ScrollSaw Information and Resources #5: The Business Side of Scrollsaw, Part 2

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Blog entry by jerrells posted 02-07-2011 12:10 AM 1114 reads 0 times favorited 1 comment Add to Favorites Watch
« Part 4: Scrollsaw - The Business Side Part 5 of ScrollSaw Information and Resources series Part 6: Scrollsaw Blade Tension »

So as I continue to look at the business side of doing scrollsaw work, that is earning money for your (my) work, I am collecting information from all available resources. Most of this information will be used, in the initial stages, to attend Craft and Woodworking shows. There seems to be so much information available that with a little research one should be well prepaired to attempt this type of operation. So here is the information I have found, so far.

1. Research the type of shows available that you will attend. What types of crafts are displayed there and do you kinow anyone who has attended these shows. How much will be the fee to attend and is it in your current budget. What will you need to take other that your great products you make. Do you have a table, table cover, how will you display your items. Most important seems to be to decided on what itmes you can take that will quickly sell and make back you fee for entering the event.

2. What items will you take. At first I wrote down a list that started out like Trivets, Boxes, toy cars, Clocks. Before I realized it I had a list of about 30 catagories – way to many to start with. What I had to decided is what do I really want to make or like to make. That got me to a list of about three catagories – much better. Now I can spend time looking at how many of each catagory I want to make.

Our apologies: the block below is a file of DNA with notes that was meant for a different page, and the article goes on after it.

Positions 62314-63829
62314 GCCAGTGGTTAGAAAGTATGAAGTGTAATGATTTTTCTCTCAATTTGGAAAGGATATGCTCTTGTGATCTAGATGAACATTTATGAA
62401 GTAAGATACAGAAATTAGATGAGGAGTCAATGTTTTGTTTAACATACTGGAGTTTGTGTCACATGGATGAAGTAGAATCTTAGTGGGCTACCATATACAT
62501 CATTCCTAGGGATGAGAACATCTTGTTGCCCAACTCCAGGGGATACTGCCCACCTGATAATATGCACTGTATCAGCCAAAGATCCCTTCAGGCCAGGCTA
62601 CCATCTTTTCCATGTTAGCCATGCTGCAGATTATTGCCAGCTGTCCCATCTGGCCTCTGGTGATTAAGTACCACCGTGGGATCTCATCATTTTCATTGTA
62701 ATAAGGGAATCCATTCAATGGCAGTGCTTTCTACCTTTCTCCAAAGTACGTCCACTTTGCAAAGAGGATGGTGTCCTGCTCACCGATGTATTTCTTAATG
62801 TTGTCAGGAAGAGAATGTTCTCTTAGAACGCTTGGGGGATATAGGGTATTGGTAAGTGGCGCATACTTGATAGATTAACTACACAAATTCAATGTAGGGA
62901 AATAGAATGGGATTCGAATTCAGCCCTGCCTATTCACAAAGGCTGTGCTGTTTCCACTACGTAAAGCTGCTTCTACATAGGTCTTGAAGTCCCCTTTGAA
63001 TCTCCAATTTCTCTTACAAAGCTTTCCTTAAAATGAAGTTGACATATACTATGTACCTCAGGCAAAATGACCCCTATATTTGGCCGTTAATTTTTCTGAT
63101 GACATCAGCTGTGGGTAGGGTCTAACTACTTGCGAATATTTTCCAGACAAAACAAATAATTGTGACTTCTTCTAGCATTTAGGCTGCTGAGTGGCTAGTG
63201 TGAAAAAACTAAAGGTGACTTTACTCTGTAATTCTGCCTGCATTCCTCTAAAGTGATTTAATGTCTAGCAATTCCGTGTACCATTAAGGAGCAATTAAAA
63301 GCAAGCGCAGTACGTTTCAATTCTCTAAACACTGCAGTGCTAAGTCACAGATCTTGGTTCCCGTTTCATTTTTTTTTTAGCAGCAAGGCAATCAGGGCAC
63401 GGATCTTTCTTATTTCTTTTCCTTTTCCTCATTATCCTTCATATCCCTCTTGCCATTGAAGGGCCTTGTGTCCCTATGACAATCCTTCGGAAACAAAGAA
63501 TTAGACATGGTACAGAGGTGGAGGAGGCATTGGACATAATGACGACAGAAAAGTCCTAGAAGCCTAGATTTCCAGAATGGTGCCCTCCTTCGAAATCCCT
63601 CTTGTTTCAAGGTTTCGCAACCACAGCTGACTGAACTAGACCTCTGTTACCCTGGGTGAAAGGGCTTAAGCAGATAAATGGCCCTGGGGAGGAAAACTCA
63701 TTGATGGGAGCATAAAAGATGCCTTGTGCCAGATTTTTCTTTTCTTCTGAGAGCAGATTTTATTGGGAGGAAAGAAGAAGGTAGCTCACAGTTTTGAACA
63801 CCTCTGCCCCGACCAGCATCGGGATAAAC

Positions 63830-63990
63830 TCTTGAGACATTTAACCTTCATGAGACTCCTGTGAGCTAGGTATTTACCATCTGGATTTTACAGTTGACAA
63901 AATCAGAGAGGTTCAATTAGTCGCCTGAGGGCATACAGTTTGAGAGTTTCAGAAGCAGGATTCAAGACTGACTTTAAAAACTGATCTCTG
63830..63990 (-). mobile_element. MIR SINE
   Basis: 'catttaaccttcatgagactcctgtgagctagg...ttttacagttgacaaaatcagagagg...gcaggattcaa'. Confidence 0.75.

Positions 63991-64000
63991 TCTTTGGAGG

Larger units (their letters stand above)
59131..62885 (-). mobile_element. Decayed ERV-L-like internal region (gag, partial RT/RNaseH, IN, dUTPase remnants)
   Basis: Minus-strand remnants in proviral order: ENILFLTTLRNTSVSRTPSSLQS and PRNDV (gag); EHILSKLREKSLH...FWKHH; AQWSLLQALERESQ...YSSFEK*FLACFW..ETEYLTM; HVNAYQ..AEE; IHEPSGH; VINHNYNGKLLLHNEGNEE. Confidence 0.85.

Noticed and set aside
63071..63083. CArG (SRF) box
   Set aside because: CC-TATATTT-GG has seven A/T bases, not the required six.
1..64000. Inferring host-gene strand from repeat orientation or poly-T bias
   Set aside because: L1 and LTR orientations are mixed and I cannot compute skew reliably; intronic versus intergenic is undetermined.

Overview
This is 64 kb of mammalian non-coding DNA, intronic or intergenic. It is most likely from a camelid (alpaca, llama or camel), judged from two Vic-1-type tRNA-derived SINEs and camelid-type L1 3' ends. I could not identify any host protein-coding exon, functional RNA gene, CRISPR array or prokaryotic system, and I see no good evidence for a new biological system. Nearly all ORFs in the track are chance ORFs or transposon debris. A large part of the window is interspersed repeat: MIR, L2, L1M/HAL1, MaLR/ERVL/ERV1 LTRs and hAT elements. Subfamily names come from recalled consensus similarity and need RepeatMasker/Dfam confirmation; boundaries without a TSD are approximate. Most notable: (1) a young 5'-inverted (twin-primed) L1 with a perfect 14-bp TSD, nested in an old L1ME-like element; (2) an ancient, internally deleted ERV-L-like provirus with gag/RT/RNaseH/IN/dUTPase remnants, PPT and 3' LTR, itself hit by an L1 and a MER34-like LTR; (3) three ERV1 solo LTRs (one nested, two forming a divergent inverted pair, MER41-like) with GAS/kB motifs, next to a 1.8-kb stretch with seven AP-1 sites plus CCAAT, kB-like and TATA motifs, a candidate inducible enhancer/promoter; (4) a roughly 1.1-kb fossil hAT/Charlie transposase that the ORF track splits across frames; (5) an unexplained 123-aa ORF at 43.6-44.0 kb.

3. Look at how long the show will last and how you will cover the table at all times. Will you need two, three or more persons. Don’t over look this point because you most likely can’t cover a show by your self. YOu have got to have time for lunch, potty breaks, running to the car for more sellables, what ever.

4. How are you going to price your items. Too low and you are just giving iot away and too high and you get to take it back home. I read on article about a person that had been in the business for five years and he had a system of keeping track of how long it took to build each item, how much the material cost were and what profit he would add on to each items sold. I would think it would be best toi start our be attending several shows and seeing what priceing is being charged. Also, if you could gather several friends at some proicing party and see if they can help you price the items. Most likely you will start out low and build your pricing as to gain experience in the craft show business.

5. Are you in this process of the long haul. IS this something that you will be doing for years to come or just a passing fad. I would think that a realistic decision here would be in order. Are you committed to this process or not. I am convience that a person, with some talent and willing to learn can make some reasonible money at this process. That is my plan.

Just my rambeling thoughts on the craft show scene.

-- Just learning the craft my Lord and Savior Jesus Christ practiced.

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918 posts in 2937 days

#1 posted 02-07-2011 03:45 PM

I forgot to add. How will you accept payment. Cash, Check, Credit Card. THe first two are easy to accept, check with a little risk. Credit card or pay pal takes a little setup. THen there are the business tax decisions. Think all these through before starting.

-- Just learning the craft my Lord and Savior Jesus Christ practiced.

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